The former imam of a controversial community center and mosque near Ground Zero in New York City is being sued for $25 million for allegedly embezzling millions of dollars in donations to fund a lavish lifestyle that included trips, a female friend and a fancy car.
According to a lawsuit filed Monday in a Manhattan court, suburban businessman Robert L. Deak and his wife Moshira Solimon say they donated $167,000 to help Imam Feisal Abdul Rauf fund "The Shariah Index Project", a project aimed at combating anti-Islamic sentiment, but that Abdul Rauf spent the money "for his personal use."
The new filing alleges the funds intended for "the Shariah Index Project" were instead spent by Abdul Rauf and his wife Daisy Khan on "a luxury sports car, personal real estate, entertainment, [and] lavish trips," as well as Abdul Rauf's "vacations with Evelyn Adorno and support of Evelyn Adorno."
The suit also alleges that Abdul Rauf accepted $3 million from the Malaysian government on behalf of one of his non-profit organizations, the Cordoba Initiative, embezzled the money and failed to report the donation in the organization's tax returns over three years between 2008 and 2010.
Deak and Solimon are asking for $25 million in punitive damages.The suit is the latest salvo in an ongoing legal dispute, coming 18 months after Abdul Rauf and his wife sued Deak and Solimon over a real estate deal gone bad.
In a statement Deak and Solimon's attorney, Jonathan Nelson, said his clients were "shocked and disappointed that their generosity and philanthropy have been preyed upon by Rauf and that their gifts were used for his own personal enjoyment."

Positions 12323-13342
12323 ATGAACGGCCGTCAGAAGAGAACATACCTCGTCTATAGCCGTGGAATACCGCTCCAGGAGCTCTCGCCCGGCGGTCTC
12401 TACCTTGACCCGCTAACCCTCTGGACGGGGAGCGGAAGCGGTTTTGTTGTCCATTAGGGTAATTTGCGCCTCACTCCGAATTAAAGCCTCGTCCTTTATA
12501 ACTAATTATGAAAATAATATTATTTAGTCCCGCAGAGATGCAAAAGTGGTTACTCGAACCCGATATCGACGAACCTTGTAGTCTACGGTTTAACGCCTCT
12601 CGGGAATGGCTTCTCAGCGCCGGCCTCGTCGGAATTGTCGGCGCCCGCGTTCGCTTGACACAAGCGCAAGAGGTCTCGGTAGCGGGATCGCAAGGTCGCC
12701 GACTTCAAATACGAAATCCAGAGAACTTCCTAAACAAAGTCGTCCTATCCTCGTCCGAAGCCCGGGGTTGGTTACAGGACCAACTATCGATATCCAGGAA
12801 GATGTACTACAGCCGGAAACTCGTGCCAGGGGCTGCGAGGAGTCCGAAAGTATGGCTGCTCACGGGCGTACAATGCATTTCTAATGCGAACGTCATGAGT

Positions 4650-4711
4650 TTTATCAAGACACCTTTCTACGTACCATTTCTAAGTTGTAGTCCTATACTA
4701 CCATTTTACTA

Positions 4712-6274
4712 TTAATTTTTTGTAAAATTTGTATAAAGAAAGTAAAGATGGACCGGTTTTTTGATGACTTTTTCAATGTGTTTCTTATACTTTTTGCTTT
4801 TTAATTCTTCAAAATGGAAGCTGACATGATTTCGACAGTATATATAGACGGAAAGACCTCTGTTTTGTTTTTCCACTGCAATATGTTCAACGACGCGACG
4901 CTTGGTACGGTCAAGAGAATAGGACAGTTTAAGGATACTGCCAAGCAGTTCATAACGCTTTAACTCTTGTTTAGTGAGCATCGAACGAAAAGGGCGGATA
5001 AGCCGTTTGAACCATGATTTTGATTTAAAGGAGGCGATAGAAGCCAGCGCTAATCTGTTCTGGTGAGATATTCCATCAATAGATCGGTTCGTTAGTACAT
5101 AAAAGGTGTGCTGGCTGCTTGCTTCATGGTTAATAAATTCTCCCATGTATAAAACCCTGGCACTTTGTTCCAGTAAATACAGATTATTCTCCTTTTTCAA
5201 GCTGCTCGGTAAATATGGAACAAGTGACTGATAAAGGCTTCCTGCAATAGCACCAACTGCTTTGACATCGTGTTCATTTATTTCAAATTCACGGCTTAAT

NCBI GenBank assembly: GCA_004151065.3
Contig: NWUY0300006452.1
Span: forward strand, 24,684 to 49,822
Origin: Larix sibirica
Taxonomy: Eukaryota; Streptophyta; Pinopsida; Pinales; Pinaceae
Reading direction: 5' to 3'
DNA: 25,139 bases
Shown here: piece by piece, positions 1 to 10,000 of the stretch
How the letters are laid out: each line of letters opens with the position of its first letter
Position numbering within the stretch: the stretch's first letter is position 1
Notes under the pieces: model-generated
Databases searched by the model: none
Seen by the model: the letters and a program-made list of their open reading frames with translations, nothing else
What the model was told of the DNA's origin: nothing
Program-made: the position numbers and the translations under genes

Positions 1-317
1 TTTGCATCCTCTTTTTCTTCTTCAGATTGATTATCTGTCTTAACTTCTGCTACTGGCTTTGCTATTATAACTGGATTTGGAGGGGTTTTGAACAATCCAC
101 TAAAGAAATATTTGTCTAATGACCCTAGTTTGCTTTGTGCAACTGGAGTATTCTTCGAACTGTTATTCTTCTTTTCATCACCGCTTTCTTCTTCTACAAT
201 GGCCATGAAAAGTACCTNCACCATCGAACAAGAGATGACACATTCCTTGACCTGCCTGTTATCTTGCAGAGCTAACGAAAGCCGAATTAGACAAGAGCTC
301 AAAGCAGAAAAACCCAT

Abdul Rauf and Kahn did not immediately respond to requests by ABC News for comment. In a statement to the New York Times they denied all the allegations in the suit. "The lawsuit is meritless and it will be vigorously defended in New York court," they said.
The Malaysian embassy in Washington and the consulate in New York did not respond to requests for comment.
Abdul Rauf and Kahn sued Deak in federal court in August 2011, accusing him of selling them a condominium in Washington, D.C. at an inflated price. The suit has not been settled.
Abdul Rauf was the public face of Park51, the community center and mosque that elicited both intense opposition and support for its proposed location two blocks from the former site of the World Trade Center, which was destroyed by terrorists on 9/11.
Abdul Rauf fell out with the project's developer before an interim version of the center opened in September 2011. The proposed Park51 building has not yet been built.